Patient Health Questionnaire-9 scores do not accurately estimate depression prevalence: individual participant data meta-analysis

Brooke Levis, Andrea Benedetti, John P.A. Ioannidis, Ying Sun, Zelalem Negeri, Chen He, Yin Wu, Ankur Krishnan, Parash Mani Bhandari, Dipika Neupane, Mahrukh Imran, Danielle B. Rice, Kira E. Riehm, Nazanin Saadat, Marleine Azar, Jill Boruff, Pim Cuijpers, Simon Gilbody, Lorie A. Kloda, Dean McMillanScott B. Patten, Ian Shrier, Roy C. Ziegelstein, Sultan H. Alamri, Dagmar Amtmann, Liat Ayalon, Hamid R. Baradaran, Anna Beraldi, Charles N. Bernstein, Arvin Bhana, Charles H. Bombardier, Gregory Carter, Marcos H. Chagas, Dixon Chibanda, Kerrie Clover, Yeates Conwell, Crisanto Diez-Quevedo, Jesse R. Fann, Felix H. Fischer, Leila Gholizadeh, Lorna J. Gibson, Eric P. Green, Catherine G. Greeno, Brian J. Hall, Emily E. Haroz, Khalida Ismail, Nathalie Jetté, Mohammad E. Khamseh, Yunxin Kwan, Maria Asunción Lara, Shen Ing Liu, Sonia R. Loureiro, Bernd Löwe, Ruth Ann Marrie, Laura Marsh, Anthony McGuire, Kumiko Muramatsu, Laura Navarrete, Flávia L. Osório, Inge Petersen, Angelo Picardi, Stephanie L. Pugh, Terence J. Quinn, Alasdair G. Rooney, Eileen H. Shinn, Abbey Sidebottom, Lena Spangenberg, Pei Lin Lynnette Tan, Martin Taylor-Rowan, Alyna Turner, Henk C. van Weert, Paul A. Vöhringer, Lynne I. Wagner, Jennifer White, Kirsty Winkley, Brett D. Thombs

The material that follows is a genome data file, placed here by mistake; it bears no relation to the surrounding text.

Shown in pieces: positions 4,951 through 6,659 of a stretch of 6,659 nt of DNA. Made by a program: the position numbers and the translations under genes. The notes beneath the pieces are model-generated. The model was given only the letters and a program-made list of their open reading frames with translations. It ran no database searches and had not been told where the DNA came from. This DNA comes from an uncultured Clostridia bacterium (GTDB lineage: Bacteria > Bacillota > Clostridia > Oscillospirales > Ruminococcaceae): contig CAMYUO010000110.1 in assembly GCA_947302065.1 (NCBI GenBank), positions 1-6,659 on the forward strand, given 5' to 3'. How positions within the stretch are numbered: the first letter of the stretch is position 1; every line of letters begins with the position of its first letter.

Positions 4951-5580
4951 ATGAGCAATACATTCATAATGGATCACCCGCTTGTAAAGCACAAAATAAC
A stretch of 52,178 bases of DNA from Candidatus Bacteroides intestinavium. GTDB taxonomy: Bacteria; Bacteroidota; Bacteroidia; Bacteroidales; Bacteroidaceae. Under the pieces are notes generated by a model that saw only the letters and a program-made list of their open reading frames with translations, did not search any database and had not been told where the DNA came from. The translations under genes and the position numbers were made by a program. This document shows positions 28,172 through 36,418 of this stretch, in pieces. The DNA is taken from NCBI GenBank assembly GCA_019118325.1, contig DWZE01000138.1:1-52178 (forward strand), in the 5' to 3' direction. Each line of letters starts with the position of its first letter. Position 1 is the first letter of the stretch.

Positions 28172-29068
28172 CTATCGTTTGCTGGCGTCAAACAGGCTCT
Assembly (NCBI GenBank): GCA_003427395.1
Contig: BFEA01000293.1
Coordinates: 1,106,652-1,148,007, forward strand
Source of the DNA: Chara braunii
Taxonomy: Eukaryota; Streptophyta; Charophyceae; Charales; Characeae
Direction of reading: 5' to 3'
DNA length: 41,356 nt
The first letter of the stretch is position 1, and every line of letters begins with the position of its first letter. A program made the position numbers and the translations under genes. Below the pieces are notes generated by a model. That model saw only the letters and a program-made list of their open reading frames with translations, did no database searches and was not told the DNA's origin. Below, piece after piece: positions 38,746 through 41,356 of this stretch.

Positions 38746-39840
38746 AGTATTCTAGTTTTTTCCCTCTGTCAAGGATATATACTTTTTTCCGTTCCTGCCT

Research output: Contribution to journalArticlepeer-review

113 Scopus citations


Objectives: Depression symptom questionnaires are not for diagnostic classification. Patient Health Questionnaire-9 (PHQ-9) scores ≥10 are nonetheless often used to estimate depression prevalence. We compared PHQ-9 ≥10 prevalence to Structured Clinical Interview for Diagnostic and Statistical Manual of Mental Disorders (SCID) major depression prevalence and assessed whether an alternative PHQ-9 cutoff could more accurately estimate prevalence. Study Design and Setting: Individual participant data meta-analysis of datasets comparing PHQ-9 scores to SCID major depression status. Results: A total of 9,242 participants (1,389 SCID major depression cases) from 44 primary studies were included. Pooled PHQ-9 ≥10 prevalence was 24.6% (95% confidence interval [CI]: 20.8%, 28.9%); pooled SCID major depression prevalence was 12.1% (95% CI: 9.6%, 15.2%); and pooled difference was 11.9% (95% CI: 9.3%, 14.6%). The mean study-level PHQ-9 ≥10 to SCID-based prevalence ratio was 2.5 times. PHQ-9 ≥14 and the PHQ-9 diagnostic algorithm provided prevalence closest to SCID major depression prevalence, but study-level prevalence differed from SCID-based prevalence by an average absolute difference of 4.8% for PHQ-9 ≥14 (95% prediction interval: −13.6%, 14.5%) and 5.6% for the PHQ-9 diagnostic algorithm (95% prediction interval: −16.4%, 15.0%). Conclusion: PHQ-9 ≥10 substantially overestimates depression prevalence. There is too much heterogeneity to correct statistically in individual studies.

Original languageEnglish
Pages (from-to)115-128.e1
JournalJournal of Clinical Epidemiology
StatePublished - Jun 2020

Bibliographical note

Publisher Copyright:
© 2020 Elsevier Inc.


FundersFunder number
Medical Research CouncilMR/J000914/1


    • Depression prevalence
    • Individual participant data meta-analysis
    • PHQ-9
    • SCID


    Dive into the research topics of 'Patient Health Questionnaire-9 scores do not accurately estimate depression prevalence: individual participant data meta-analysis'. Together they form a unique fingerprint.

    Cite this